There are fundraisers, of course, like prostate cancer run/walks, that are virtual right now because of the pandemic. Several are coming up on October 4th in Ontario, for example. There is one in Vancouver on Father’s Day, that’s still accepting donations for 2020 at: https://www.prostatecentre.com/node/320. Donations can be made to the Canadian Cancer Society at: https://www.cancer.ca/en/donate/?region=bc&s_srx=cancer.ca-navbar-en
Other strategies could be prostate cancer patients asking their doctors about the laser treatment, and asking their provincial and federal governments for it to be made available as a treatment option either in Canada or to be sent to the US for the treatment.
Hospitals with No Visitors
Dad was dropped off by a family member at the door of the North Island Comox Hospital on the morning of the long-awaited surgery. It was about a year from his diagnosis to the day of his operation. No one was allowed to go in with him to check him in. It has to be one of the worst feelings of the world to have to see an elderly parent walk into a hospital for major surgery by themselves.
None of us could be there to hold his hand when he was in pain, bring him ice or a blanket from the warmer, adjust pillows, call the nurse when his IV bags were close to empty, break up his day with chit chat, organize a TV in time for America’s Got Talent, or to just sit quietly in the corner watching over him until needed.
He doesn’t use a cell phone, iPad or laptop to communicate. We hoped there’d be a phone in his room, but would he remember the number to call to organize the ride home? He called Mom when he was up to it. There was some confusion about the cell phone to call to arrange the ride when he got discharged and which day he was to go home. There was a mix up with ordering the TV, perhaps he missed his shows. But Dad was stoic, as usual. He didn’t want to inconvenience the nurses, so it worries me that he went without some comforts during his stay, or at least waited too long for help.
I asked him how it was being there without Mom. He said, “It’s nicer to have a relative in the hospital. But it would’ve been an inconvenience to Mom to be there. She would’ve had to find someone to take care of the animals,” he said.
“We could’ve taken care of the dogs, and fish, and birds. We offered so that she could at least be close by,” I protested.
“I don’t like to inconvenience people,” he said. For a short stay, it was tolerable, but for an extended stay I can’t imagine how difficult it is for the patient and their family without visits. Those with loved ones in long-term care facilities, or who have to stay in hospital for long stays have my deepest sympathy at this impossible trying time.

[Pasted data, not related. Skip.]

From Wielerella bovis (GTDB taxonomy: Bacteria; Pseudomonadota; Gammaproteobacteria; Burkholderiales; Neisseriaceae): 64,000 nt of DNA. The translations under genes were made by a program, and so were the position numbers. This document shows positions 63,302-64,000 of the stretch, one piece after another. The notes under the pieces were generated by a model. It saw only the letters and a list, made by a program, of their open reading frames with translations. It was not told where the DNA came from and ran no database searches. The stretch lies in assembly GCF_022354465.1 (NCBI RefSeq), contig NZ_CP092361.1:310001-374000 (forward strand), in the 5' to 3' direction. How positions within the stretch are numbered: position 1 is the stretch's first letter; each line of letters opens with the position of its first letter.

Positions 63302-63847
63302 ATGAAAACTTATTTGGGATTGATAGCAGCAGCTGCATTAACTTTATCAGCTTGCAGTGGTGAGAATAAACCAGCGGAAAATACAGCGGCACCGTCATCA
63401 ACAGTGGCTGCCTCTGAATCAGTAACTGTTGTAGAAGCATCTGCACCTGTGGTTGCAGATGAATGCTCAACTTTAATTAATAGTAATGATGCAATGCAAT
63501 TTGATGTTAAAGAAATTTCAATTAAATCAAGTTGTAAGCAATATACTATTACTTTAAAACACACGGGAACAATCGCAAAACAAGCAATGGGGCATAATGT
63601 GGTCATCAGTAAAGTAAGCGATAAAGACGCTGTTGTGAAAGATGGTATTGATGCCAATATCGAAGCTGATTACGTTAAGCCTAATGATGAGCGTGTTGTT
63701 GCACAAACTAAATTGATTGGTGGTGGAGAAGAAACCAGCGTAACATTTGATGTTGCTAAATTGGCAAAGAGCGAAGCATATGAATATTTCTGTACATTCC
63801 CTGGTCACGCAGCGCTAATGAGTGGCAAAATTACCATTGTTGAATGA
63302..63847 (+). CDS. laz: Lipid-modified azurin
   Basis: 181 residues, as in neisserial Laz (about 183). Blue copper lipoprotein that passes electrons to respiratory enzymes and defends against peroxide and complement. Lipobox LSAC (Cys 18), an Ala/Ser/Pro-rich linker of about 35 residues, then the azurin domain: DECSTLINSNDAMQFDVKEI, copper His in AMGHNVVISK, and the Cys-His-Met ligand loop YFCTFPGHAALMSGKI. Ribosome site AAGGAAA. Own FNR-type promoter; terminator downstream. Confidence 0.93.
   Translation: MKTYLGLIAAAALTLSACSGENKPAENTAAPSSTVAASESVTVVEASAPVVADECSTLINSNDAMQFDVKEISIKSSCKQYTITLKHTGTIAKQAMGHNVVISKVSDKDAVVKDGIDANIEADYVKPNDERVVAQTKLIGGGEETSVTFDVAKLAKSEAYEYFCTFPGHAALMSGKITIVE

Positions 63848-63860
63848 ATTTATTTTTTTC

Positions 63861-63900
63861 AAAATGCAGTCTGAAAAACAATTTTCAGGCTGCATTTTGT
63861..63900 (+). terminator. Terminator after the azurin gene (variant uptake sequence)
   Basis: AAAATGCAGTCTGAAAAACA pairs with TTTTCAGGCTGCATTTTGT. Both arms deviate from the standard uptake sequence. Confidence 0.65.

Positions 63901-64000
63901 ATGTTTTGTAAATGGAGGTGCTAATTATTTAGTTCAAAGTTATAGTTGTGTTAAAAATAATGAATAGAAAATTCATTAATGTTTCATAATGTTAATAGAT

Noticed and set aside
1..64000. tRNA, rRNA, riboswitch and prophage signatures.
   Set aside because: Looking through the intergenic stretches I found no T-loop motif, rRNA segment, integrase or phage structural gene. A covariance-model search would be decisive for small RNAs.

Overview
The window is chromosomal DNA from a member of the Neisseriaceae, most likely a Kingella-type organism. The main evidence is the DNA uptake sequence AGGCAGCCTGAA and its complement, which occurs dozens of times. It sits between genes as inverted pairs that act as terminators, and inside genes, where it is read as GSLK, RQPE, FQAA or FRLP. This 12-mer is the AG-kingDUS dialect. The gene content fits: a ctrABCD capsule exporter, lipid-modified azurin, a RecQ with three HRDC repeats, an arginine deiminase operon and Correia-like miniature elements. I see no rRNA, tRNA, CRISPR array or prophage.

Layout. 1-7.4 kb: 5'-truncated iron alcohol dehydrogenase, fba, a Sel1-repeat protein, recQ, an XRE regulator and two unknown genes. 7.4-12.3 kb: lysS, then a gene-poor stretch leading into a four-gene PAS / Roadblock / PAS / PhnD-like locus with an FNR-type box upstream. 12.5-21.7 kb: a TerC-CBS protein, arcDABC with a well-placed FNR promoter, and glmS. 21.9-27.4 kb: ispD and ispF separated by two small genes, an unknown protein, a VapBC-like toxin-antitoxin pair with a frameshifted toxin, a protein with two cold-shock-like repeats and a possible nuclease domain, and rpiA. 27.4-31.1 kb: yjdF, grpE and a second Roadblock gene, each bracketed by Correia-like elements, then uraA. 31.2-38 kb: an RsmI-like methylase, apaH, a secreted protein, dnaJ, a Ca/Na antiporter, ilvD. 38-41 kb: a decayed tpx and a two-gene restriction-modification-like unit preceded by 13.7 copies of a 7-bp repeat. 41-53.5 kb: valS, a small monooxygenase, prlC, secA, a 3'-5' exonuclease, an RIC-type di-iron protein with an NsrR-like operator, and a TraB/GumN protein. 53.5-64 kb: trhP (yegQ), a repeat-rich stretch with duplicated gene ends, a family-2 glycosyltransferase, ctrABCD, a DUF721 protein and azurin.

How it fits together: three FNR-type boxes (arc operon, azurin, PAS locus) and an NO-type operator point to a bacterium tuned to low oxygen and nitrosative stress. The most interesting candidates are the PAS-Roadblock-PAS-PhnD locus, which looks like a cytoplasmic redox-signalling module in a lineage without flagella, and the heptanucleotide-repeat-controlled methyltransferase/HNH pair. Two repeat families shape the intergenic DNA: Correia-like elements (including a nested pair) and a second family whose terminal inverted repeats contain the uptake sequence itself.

I’ve had many major surgeries and hospital stays. I don’t know what I would’ve done without having visitors to break-up the boredom and lift my spirits. Having your partner being able to visit at any time is such a comfort when you’re in hospital, but that’s my experience.
Dad overheard the nurses commenting that they like the hospital without visitors around bumping into them and asking for directions. He said it made for a quiet stay without the comings and goings of visitors.
I wonder if after COVID there will be more visitation restrictions. It is true that visitors can be nuisance to the smooth running of a hospital. Some patients have a never-ending cast of loud visitors, who steal all the chairs scraping them along the floor, use the patient’s bathroom, much to the annoyance of the other patients sharing the room trying to rest, are in pain, or need some privacy.
But visitors also lift the spirits of patients and can form a sense of community in a shared room. Especially if they bring gifts, like home-baked cookies, chocolates, or a get well card, for both their loved ones and the roomies. Or if they bring in a calm adorable pet to visit the patients, that the nurses have cleared prior to the visit.
Visitors also increase the risk of the spread of contagious diseases to patients and vice versa. Will this pandemic make hospitals and care homes rethink visitors and put limits on visitors like they haven’t before?
Having spent time in isolation rooms myself, where everyone has to put on PPE before entering, perhaps that will become the norm when visiting patients? Rather than completely banning visitors post pandemic? Or a combination of limiting visitors to one immediate family member with PPE precautions? It’s hard to imagine hospitals going back to the open visiting policies they had on most wards in the past.
Dad arrived home four days after his op after a draining trip home in his camper van. Luckily, he could sleep on the bunk in van in the ferry parking lot for a few hours while waiting for the ferry to arrive, as well as on the ferry. Most patients just released from hospital after surgeries or illnesses have to wait uncomfortably in their cars.
I was at his home a couple days prior to his release helping prepare for his arrival. We assembled a new 75″ TV in his TV area on the main floor, and got in the supplies and prescriptions ordered by his doctor.
Dad couldn’t say enough nice things about how he was treated at the hospital from the nurses and his doctor, to the food services and janitorial staff.
“It’s a sweet little hospital,” he said.
Dad was pale and weak after this trip and had lost weight after not eating for days. He went straight up to bed to start the healing process. The worst part for him was the pain caused by the catheter.
A few days later when it looked like he was settled in and Mom had everything she needed to care for him, we returned home to Gibsons–a 40-minute drive, 45-minute ferry ride, and another 75-minute drive away from Powell River.
I’ve checked in with them by chat or phone most days. After about a week, Dad turned the corner and his pain eased off. After 10 days he was finally able to come downstairs to enjoy his gigantic TV complete with headphones.
Tomorrow, 12 days post-surgery, Dad will once again make the journey to Comox to his doctor’s office for his post-surgical follow up and more importantly to have the tortuous tubing removed.
If laser therapy was available in our country, he could’ve been spared this whole ordeal. He still has months of healing ahead of him. It’s unknown as to what extent he will regain full function and what complications he may have due to the surgery. However, his prognosis is extremely good.